A major notion among ECs users is that ECs help in smoking-cessation of CC. However, is there good evidence to support this notion? Previous studies that reported improvement in smoking-cessation were observational. Such a design has apparent limitations and cannot be used as strong evidence to rule out the effects of self-selection. A new task force report by the European Respiratory Society indicated that the evidence supporting the efficacy of ECs as a quitting tool is limited and further studies are needed, particularly, studies that compare ECs with licensed smoking cessation treatments. The National Health and Medical Research Council of Australia released a statement on ECs in 2017, stating that there is currently inadequate evidence to support the conception that ECs can help smokers to quit. Moreover, the report indicated that there is some evidence from longitudinal data to suggest that ECs usage in nonsmokers is associated with a potential increase in CC smoking. A systematic review of health effects of ECs that was prepared for the World Health Organization concluded that “ECs are highly addictive and there is insufficient evidence on the safety of long-term use of nicotine.” In fact, the use of ECs has globally increased dual smoking of CC and ECs. Two surveys in the US and Poland reported dual smoking on ECs and CC in more than half of young ECs users.,
Another misconception among youth in different parts of the world, including Saudi Arabia, is that EC devices, which do not contain nicotine, are safe. The heated liquid of ECs has been shown to result in the release of several carcinogenic substances. These carcinogenic substances are not limited to nicotine only, as studies have shown that vapor of ECs with and without nicotine was cytotoxic and caused DNA strand breaks in keratinocyte and squamous cell cancer cell lines. Thousands of flavors are used with ECs; however, little is known about their toxicity, particularly, after heating and inhalation. In a study that analyzed the air stream of 51 types of flavored EC sold by leading e-cigarette brands and flavors, the investigators reported that diacetyl was detected above the laboratory limit of detection in 77% of the flavors analyzed. The authors concluded that due to the documented associations between diacetyl and bronchiolitis obliterans and other serious respiratory disorders, an urgent work plan is needed to assess the potentially harmful effects of ECs on the lungs and airways. A recent study in youth who smoke ECs reported that excretion of toxic metabolites of acrylonitrile, acrolein, propylene oxide, acrylamide, and crotonaldehyde was significantly higher in ECs users than controls.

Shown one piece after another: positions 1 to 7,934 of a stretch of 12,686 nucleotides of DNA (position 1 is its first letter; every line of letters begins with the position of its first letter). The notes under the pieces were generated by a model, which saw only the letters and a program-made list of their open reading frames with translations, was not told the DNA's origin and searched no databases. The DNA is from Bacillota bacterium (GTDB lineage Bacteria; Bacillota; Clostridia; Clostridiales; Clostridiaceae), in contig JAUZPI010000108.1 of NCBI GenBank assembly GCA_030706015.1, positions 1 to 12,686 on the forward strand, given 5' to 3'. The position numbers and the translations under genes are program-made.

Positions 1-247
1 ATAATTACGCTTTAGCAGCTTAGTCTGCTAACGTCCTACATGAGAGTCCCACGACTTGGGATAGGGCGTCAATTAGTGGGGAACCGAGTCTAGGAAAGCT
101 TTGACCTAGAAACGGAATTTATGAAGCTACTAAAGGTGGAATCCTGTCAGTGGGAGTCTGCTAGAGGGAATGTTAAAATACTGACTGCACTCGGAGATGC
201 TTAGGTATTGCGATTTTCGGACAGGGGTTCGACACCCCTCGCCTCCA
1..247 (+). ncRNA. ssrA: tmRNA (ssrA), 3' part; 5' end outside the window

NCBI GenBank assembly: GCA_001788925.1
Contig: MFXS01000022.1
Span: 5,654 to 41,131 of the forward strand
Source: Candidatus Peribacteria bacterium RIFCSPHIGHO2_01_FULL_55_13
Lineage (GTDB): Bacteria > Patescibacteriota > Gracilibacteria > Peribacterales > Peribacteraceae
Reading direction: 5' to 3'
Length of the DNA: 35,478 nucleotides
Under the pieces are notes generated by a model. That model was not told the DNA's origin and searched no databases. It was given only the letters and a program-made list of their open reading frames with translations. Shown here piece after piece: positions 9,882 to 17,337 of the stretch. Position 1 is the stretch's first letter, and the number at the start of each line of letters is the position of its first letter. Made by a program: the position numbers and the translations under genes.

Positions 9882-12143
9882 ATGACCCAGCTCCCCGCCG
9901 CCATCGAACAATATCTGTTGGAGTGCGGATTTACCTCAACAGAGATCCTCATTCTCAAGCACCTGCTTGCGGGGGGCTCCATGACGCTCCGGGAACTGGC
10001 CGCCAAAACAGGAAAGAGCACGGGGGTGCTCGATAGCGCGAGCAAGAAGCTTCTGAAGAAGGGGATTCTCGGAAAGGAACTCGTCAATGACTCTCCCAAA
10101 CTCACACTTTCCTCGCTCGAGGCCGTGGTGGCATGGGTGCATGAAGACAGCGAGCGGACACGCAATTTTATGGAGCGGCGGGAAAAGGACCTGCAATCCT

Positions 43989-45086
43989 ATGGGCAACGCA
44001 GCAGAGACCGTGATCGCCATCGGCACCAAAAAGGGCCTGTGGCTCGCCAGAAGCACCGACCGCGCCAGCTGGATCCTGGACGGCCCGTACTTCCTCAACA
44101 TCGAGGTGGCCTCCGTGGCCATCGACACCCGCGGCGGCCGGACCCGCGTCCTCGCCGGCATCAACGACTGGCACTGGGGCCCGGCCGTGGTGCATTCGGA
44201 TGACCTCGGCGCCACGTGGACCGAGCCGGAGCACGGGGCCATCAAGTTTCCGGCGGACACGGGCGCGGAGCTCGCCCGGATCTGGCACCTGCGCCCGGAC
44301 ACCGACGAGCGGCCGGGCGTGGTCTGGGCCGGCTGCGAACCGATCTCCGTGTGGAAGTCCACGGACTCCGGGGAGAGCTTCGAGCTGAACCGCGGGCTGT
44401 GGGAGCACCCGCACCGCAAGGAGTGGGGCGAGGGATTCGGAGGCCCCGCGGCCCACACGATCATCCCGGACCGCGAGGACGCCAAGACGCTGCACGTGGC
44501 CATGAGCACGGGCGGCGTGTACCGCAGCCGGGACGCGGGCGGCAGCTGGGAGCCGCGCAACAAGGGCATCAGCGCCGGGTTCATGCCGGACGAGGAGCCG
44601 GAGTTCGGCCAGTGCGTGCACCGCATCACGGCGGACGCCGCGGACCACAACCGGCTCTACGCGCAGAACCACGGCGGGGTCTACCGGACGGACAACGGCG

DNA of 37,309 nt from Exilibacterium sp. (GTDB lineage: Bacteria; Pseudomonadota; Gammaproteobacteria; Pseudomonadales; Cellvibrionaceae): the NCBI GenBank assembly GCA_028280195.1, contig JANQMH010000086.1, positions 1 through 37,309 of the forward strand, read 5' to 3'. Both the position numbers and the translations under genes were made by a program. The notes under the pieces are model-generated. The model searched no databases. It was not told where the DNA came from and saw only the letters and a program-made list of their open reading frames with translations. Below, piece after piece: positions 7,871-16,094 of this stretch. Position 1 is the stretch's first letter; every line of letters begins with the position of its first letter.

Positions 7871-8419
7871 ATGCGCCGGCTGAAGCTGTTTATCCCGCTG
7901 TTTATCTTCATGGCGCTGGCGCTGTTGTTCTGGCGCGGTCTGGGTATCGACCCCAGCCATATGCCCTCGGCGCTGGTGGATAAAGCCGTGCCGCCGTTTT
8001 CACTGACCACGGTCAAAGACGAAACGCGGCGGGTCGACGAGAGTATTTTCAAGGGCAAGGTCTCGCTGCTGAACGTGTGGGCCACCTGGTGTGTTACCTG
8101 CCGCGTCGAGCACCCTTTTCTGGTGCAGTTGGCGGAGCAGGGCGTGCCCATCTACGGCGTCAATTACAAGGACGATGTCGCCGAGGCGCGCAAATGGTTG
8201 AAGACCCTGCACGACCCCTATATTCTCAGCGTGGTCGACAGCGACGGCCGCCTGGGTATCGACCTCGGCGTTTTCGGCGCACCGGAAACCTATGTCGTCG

Based on the above, although the harmful effects of ECs are probably less than CC, ECs are injurious, and current evidence does not support their use as a smoking-cessation method. The Forum of International Respiratory Societies recently recommended the following:
- All electronic devices for nicotine delivery should be considered as tobacco products and regulated accordingly
- All modes of promotion of ECs must be regulated
- The selling of ECs to youth must be restricted in all nations
- The claim that ECs are safe based on comparison with CC, the most lethal product in the history of humanity, is unfair and defective. The proper comparison should be between EC smokers and nonsmokers
- All promotions claiming the safety of ECs compared to CC should be stopped
- As ECs flavorings enhance the initiation of smoking among youths, these flavorings should not be permitted in all electronic nicotine delivery products
- As there is a risk of passive second-hand smoking of ECs vapor, the use of ECs should be banned in indoor locations, public places, and near children and youth
- More research is needed to elicit the long-term impact of ECs on different body physiological functions, particularly, their impact on the developing lung and brain.